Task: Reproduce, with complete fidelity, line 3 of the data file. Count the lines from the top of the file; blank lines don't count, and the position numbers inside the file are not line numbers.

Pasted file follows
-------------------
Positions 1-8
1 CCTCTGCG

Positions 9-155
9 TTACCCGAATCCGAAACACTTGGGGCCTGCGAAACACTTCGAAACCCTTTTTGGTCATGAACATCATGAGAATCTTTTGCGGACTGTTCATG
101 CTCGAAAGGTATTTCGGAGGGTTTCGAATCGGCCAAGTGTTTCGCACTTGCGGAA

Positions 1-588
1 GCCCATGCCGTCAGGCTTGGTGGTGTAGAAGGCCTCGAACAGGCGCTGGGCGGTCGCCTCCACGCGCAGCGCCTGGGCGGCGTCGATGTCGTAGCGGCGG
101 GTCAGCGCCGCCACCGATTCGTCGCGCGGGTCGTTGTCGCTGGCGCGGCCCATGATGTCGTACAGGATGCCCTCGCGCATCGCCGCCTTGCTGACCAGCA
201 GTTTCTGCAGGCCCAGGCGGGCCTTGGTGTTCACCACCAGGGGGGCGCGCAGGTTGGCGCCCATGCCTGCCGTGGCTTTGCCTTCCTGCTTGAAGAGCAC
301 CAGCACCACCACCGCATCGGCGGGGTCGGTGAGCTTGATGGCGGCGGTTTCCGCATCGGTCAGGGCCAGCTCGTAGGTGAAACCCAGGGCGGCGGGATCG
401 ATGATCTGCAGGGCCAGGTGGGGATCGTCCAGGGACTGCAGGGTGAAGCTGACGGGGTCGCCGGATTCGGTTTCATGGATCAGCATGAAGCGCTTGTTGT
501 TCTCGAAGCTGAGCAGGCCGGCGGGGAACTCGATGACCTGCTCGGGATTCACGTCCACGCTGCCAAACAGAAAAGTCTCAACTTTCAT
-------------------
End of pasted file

Positions 9-155